Stories from the corner of 37th and Nicollet

Getting the Message

Daniel Swenson-Klatt



Sometimes it takes a little disruption to actually get a message through.  For me, at the end of June, it was an Achilles tendon injury that found a way to be that disruption.


Although I had been making it a high priority for my business and myself to reshape my role around the café and take on more “owner” roles and less “at the counter” roles, months kept passing by without any real substantive changes. Somehow, what was once a temporary fix, had become a permanent solution.  I was willing to keep saying that my additional roles and additional hours were not how I wanted to define my work day, but I had no real strategy in place to end the pattern.  No timeline, no end time.  When was I going to learn?


Then I got a message that informed me that the time had arrived.  Unable to walk, unable to even stand, I had a new perspective provided to me by the very nature of having to lay flat with my leg elevated.  The doctor didn’t even blink when he announced after I had described my typical day at work,  “Well, you won’t be doing that.”   The time had come to change my role, like it or not.  I got that message again when the directions given to me after surgery were to make no business decisions for a few days, while medications wore off.  I was getting an enforced “stay-cation.”  Although my “resting” was uncomfortable a lot of the time, I began to appreciate the different pace, the quiet, the time away from the action.


And so the past month has been the kind of learning experience that can only come from dramatic change.  Quickly.  Sloppy.  Habit-breaking withdrawal. Uncertainty and anxiety.  But, along the way, growth and adjustment.   Changing priorities and expectations.  A willingness to accept help in lots of ways.  A desire to increase my communication with everyone in many different ways.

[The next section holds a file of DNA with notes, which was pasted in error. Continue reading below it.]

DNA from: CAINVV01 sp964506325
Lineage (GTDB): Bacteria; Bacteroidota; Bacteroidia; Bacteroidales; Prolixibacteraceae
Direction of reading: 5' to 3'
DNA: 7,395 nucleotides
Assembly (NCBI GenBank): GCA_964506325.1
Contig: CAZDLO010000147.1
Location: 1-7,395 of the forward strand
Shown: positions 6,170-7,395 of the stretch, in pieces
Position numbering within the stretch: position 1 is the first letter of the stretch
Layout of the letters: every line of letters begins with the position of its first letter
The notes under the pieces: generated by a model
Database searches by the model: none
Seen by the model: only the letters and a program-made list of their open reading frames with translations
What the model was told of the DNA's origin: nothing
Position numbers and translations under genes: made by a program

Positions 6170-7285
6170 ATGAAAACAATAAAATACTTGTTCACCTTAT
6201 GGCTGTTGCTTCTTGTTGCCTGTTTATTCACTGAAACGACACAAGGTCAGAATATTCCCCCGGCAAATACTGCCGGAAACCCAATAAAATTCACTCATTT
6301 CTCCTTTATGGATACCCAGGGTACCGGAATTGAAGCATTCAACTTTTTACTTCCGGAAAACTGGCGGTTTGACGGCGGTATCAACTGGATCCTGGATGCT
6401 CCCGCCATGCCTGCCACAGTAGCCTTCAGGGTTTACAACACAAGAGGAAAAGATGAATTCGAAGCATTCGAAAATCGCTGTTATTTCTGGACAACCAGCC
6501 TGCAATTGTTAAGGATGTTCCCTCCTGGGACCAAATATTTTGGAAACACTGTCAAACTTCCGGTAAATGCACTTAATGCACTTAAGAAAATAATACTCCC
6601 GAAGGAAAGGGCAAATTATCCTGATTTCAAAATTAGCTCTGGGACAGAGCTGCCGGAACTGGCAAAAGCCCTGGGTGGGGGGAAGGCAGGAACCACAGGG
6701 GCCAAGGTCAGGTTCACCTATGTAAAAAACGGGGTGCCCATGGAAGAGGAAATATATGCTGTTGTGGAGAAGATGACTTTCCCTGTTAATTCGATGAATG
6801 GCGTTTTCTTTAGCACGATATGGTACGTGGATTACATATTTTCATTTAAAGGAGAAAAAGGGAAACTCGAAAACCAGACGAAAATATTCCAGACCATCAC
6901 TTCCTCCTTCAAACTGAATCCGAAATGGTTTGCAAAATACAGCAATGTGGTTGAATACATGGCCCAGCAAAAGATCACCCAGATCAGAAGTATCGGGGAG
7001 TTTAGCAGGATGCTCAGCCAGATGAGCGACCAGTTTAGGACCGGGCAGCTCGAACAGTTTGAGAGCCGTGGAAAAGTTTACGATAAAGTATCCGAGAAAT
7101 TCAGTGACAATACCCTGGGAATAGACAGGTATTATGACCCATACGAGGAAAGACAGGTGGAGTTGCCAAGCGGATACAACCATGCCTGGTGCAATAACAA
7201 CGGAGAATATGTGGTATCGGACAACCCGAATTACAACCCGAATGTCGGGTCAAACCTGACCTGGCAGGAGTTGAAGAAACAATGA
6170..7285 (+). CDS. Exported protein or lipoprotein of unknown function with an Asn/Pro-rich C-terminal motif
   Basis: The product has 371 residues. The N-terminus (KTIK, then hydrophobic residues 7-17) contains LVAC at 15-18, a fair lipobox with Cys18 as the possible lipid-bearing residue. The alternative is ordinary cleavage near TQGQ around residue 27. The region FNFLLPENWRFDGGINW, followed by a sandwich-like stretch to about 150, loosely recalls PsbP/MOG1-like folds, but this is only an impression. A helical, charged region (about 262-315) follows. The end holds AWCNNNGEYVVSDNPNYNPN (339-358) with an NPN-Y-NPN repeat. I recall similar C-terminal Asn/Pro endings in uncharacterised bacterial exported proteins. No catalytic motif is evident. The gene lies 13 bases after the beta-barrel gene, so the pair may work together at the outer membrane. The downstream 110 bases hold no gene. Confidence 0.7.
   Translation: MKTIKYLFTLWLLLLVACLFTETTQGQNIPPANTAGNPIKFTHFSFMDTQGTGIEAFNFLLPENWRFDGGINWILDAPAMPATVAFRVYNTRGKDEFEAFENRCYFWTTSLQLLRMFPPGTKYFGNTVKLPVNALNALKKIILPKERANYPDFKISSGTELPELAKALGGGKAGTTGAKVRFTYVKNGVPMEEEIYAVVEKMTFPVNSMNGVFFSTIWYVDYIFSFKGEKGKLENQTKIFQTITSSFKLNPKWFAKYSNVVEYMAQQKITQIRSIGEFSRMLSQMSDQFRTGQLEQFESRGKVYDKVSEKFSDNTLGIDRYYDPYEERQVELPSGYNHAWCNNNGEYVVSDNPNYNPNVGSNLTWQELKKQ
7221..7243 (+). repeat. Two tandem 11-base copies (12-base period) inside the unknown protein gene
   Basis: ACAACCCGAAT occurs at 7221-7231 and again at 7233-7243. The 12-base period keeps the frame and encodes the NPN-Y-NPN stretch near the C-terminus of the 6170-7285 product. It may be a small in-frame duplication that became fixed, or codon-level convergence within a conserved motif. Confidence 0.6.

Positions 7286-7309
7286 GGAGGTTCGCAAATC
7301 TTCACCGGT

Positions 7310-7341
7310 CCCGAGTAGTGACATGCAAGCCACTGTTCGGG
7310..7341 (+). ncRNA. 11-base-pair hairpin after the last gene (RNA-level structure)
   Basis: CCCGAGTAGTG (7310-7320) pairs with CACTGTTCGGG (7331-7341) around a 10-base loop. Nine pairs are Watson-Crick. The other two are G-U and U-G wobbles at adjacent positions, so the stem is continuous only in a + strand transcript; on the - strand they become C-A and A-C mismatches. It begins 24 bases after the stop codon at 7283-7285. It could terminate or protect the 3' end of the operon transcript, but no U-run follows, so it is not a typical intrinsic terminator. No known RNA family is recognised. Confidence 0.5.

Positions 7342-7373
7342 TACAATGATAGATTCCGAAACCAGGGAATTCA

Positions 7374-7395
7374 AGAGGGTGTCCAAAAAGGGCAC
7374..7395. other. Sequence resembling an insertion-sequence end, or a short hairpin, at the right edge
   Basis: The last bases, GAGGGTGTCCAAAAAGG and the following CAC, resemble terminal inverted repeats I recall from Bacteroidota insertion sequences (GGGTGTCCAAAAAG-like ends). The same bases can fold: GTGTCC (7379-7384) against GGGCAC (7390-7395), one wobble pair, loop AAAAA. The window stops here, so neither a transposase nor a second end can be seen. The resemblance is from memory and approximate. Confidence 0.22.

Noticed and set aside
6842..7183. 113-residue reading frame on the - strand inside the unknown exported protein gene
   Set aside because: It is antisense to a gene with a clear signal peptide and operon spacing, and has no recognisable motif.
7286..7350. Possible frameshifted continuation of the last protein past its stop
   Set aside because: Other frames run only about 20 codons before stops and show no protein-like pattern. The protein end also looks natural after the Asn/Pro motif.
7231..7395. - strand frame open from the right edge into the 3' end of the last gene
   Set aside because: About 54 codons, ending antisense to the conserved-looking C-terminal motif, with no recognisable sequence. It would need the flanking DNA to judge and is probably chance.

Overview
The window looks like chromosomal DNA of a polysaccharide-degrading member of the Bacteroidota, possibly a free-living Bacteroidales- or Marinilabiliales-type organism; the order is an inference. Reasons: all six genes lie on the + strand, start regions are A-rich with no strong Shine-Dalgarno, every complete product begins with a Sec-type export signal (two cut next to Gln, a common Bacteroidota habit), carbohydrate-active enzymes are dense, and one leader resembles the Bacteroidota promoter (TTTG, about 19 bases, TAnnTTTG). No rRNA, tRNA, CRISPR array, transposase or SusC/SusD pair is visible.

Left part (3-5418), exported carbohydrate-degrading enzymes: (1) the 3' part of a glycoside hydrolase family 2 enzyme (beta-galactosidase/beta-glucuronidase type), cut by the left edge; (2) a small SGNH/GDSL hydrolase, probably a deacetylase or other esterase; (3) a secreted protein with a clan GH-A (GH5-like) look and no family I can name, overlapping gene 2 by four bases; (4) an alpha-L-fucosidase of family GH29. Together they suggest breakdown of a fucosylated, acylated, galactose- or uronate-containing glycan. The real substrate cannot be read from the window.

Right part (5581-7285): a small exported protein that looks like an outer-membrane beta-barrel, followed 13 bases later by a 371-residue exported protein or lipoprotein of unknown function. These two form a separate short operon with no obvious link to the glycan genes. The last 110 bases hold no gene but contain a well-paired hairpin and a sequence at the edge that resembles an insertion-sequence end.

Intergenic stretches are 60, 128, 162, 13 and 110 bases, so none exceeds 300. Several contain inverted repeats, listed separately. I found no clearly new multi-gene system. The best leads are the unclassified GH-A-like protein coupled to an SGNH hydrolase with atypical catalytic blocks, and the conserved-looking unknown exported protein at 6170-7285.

There were times when it was clear that I had been doing tasks that others could easily take over.  And it was clear that there were things I did that no one else was able to do.  There were things that it seemed only I cared about, but only because I never took the time to help others on my team care about it too. Getting out of the way allowed my staff members a chance to build skills and increase their responsibilities.  And as I began to return to café, it was more than clear that going back to old patterns only put me in the way.   Was I going to learn from this or not?


During my teaching years, my high school and college stage experiences and training usually meant that I was the most appropriate staff person to lead drama and theater activities at my school.  I often used theater activities in my own classroom, so leading school wide theater clubs and directing shows was a role I enjoyed.


The scope of creating a show, from visioning and planning, to casting and teaching the show to a group of middle-school aged students is a dynamic one.  It requires an ability to share a vision clearly and an ability to recognize when the students you have selected for the cast require some adjustments to one’s vision to make it actually work.  With performance dates set, the race to learn, practice, rehearse and perfect the show can be extremely stressful.  As director I’d carry the fears that it just wouldn’t come together in time or something would go drastically wrong during the show.  But time and time again, the curtain would part, the show would begin, the actors would take their places, and all I could do was just watch and enjoy what we had created and recognize that we had done enough.


Every day at my café is show time.  Presenting the café’s vision, and working rehearsals into the daily performances are a challenge, but rehearse and train we must.   And the show must go on. 


I have come to believe that it is time for me to be less of an actor on stage and pick up the director’s role now.  Let my staff perform. Watch the show sometimes, but also read the reviews and listen to the buzz on the street to know how it’s going.  Step into the wings at times to offer encouragement or sit down at the end of a show with one of the cast and give a few notes.  But, as director, it’s time to find other parts of the production to pay attention to as well.  There’s always time to learn, isn’t there?


While I’m not walking the sidewalks of Kingfield and Lyndale as much these days, I’ll hope to see you around the neighborhood as I get back on (both of) my feet and keep moving along the Green Path.